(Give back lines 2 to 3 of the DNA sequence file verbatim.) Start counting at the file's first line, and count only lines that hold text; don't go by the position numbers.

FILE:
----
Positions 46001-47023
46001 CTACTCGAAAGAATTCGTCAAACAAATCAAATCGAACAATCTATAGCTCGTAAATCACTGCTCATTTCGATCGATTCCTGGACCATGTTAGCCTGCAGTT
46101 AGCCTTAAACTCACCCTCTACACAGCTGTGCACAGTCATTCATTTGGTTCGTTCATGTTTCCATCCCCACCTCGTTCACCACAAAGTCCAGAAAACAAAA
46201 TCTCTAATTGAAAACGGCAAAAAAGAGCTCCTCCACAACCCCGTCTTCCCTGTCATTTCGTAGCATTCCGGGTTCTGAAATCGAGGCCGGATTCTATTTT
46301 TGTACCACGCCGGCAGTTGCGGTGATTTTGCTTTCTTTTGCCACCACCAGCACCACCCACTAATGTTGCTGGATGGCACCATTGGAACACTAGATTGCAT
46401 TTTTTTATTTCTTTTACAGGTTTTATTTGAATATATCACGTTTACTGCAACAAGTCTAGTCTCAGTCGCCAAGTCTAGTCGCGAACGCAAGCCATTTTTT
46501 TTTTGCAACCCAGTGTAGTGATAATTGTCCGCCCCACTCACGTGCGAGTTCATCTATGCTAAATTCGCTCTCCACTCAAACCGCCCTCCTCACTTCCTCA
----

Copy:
46001 CTACTCGAAAGAATTCGTCAAACAAATCAAATCGAACAATCTATAGCTCGTAAATCACTGCTCATTTCGATCGATTCCTGGACCATGTTAGCCTGCAGTT
46101 AGCCTTAAACTCACCCTCTACACAGCTGTGCACAGTCATTCATTTGGTTCGTTCATGTTTCCATCCCCACCTCGTTCACCACAAAGTCCAGAAAACAAAA